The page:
“That being said the India opportunity is all about scale. So as companies scale up in various market segments and start to prove out their respective opportunities, there will be a desire to consolidate and get to scale faster. So there will be consolidation in the market, but not just solely due to financing, but as a result of companies achieving and seeking scale,” Murthy adds.

The next big wave
Consumer Internet will continue to be the prime driver of activity in India, says Goyal. In his view, some of the largest companies will get created in food, local and home services, logistics, hyperlocal shopping, second hand and rental of goods, alternative lending and online learning.

However, Lightspeed’s Dev Khare and Matrix Partners’ Vikram Vaidyanathan say that fin-tech is the next vertical that is gonna see actions after consumer Internet. SMBs in India offer massive opportunities for fin-tech companies, say Vaidyanathan. Recently, Bangalore-based expense management solutions startup happay raised US$500,000 from AngelPrime.

Nitin Sharma, who recently joined the Lightbox’s core team from NEA in the US, also feels that fin-tech and online home services are poised for massive growth.

Murthy, however, has a different take on this as he sees potential in almost every sector. “While the adage says ‘software is eating the world’, we believe that ‘software is organising India’. As a result, we see opportunities in all sectors that are willing to look at how technology can be leveraged to create efficiencies. Every sector in India is open to change and disruption and that technology will play a pivotal role in that change,” he adds.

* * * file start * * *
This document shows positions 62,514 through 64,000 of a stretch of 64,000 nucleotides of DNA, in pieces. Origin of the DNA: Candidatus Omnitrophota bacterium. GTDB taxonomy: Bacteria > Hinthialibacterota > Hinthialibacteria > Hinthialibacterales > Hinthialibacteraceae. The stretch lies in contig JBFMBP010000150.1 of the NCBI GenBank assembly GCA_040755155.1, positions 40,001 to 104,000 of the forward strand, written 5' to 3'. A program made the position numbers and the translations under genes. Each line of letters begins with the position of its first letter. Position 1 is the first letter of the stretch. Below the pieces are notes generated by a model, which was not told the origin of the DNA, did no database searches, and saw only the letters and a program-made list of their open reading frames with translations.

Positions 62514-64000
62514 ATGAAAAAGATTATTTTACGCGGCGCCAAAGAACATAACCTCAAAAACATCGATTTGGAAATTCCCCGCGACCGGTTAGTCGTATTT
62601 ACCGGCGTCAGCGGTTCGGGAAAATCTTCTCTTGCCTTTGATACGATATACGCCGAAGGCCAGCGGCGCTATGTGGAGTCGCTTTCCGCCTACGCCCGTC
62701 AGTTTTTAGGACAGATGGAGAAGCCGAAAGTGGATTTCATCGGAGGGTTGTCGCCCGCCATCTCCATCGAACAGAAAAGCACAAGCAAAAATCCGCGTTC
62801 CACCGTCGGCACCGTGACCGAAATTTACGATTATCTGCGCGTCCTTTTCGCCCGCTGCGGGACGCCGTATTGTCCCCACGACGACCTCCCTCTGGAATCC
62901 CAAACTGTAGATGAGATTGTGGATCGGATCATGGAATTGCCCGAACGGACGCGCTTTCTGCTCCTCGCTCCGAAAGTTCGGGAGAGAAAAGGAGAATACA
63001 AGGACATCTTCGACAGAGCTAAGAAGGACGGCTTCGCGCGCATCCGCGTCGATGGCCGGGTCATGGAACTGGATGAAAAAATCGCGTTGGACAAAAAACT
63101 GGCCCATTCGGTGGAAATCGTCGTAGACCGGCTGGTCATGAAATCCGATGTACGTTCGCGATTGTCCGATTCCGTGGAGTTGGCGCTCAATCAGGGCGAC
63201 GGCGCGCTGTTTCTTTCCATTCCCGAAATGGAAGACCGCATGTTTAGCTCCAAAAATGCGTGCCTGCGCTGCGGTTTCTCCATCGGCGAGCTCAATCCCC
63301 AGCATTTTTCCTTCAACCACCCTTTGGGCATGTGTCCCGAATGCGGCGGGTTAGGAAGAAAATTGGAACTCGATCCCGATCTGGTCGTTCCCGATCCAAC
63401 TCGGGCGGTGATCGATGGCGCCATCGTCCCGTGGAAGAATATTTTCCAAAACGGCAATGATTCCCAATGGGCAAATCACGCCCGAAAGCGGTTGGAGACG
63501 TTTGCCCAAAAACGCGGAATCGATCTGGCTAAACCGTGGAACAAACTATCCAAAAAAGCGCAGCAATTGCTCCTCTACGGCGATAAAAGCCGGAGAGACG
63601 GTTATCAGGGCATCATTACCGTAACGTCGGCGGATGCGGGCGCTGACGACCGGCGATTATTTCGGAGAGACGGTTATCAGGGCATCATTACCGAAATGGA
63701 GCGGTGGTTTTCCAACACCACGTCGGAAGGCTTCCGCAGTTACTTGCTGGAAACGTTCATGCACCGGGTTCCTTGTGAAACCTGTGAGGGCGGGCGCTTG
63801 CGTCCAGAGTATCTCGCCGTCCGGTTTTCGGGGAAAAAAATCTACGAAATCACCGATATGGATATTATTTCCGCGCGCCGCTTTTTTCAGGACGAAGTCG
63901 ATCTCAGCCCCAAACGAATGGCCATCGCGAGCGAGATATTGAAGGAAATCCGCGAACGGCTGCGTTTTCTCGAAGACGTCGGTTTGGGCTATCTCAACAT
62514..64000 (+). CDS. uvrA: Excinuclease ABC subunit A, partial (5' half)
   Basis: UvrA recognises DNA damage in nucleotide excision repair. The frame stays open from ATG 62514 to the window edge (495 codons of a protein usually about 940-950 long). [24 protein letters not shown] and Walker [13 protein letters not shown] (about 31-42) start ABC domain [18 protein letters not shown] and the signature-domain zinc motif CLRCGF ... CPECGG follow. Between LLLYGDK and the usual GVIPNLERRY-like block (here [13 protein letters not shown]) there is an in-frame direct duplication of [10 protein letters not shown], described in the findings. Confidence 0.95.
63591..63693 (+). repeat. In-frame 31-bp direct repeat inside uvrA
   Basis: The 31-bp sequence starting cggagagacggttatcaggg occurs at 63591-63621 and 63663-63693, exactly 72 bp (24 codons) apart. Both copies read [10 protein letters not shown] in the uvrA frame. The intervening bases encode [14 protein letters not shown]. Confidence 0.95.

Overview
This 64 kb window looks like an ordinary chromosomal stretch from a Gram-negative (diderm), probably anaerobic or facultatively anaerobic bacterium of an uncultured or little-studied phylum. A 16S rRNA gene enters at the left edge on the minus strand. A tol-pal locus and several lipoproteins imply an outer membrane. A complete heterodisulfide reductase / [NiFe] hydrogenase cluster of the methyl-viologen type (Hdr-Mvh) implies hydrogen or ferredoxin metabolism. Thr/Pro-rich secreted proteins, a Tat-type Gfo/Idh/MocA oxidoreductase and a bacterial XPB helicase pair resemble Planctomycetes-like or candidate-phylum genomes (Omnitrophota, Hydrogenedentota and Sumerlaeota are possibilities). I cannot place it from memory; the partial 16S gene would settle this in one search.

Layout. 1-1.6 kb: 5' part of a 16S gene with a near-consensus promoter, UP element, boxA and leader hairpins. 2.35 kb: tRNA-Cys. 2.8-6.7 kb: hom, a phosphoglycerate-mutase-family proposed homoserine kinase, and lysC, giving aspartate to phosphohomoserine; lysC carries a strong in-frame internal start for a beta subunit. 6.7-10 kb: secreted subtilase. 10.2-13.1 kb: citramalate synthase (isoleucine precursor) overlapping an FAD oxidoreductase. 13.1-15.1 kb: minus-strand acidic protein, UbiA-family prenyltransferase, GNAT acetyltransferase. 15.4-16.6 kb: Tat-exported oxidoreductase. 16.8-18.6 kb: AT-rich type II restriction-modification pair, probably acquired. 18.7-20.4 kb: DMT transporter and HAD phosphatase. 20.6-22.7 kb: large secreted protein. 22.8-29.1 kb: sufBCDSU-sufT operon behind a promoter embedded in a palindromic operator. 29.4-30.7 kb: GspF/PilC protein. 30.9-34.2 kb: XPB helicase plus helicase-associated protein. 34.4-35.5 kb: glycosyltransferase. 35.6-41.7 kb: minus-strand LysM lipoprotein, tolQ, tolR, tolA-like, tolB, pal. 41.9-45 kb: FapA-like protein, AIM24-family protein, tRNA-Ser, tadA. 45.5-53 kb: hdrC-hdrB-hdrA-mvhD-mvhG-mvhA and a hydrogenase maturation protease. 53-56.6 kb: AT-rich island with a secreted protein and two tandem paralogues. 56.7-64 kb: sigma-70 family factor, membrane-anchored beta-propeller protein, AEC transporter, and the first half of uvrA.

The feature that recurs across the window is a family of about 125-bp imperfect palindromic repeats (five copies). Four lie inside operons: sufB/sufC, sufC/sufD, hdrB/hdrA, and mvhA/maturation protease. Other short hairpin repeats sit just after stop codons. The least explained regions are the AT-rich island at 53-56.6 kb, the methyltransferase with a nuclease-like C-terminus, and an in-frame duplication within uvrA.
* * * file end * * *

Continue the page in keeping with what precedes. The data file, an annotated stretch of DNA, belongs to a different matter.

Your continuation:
Albinder Dhindsa, Co-founder of Grofers, an on-demand logistics provider, feels that logistics and supply chain will continue to be a big theme in addition to services. Grofers recently netted US$35 million from Sequoia and Tiger Global.

“The smart and hungry Indian entrepreneurs are dreaming up new opportunities and spotting inefficiencies to go and address. There is a buoyant mood and capital available to back these aspirants,” says Nexus Venture Partners’ Sandeep Singhal.

Nexus, which typically invests in high-tech (enterprise software) companies, now started to invest in Internet companies (for example, Housing and TinyOwl), as it cannot afford to miss out on this buoyant industry.

What is still lacking here?
The quality of entrepreneurs has gone to a phenomenal level, prompting VCs to do more deals in a short time span. Goyal, who has invested in over a dozen startups in his personal capacity, says: “We have started to observe that there are multiple teams with interesting backgrounds in each of the markets. I would like if more entrepreneurs take their decision on which market to go after more seriously. You need good team to win in any market, but market and trends are very hard to work against.”

In Murthy’s opinion, understanding long-term sustainable differentiation is important: “While I am in support of using incentives to create awareness among customers, entrepreneurs need to be clear about what customer experience (driven by the product/service) will keep customers coming back – it can’t be a discount all the time.”

“As long as entrepreneurs are thinking about this, they can ensure that their customer acquisition spend is effectively utilised. One way to measure this is to look at a cohort and ensure that if an entrepreneur has incentivised a user to come in to try her product in the first month, has she been able to retain and cultivate that user over the subsequent months. If the average user is trending towards being a productive customer over time, then that is an indication that the model is differentiated and has the potential to be sustainable,” Murthy explains.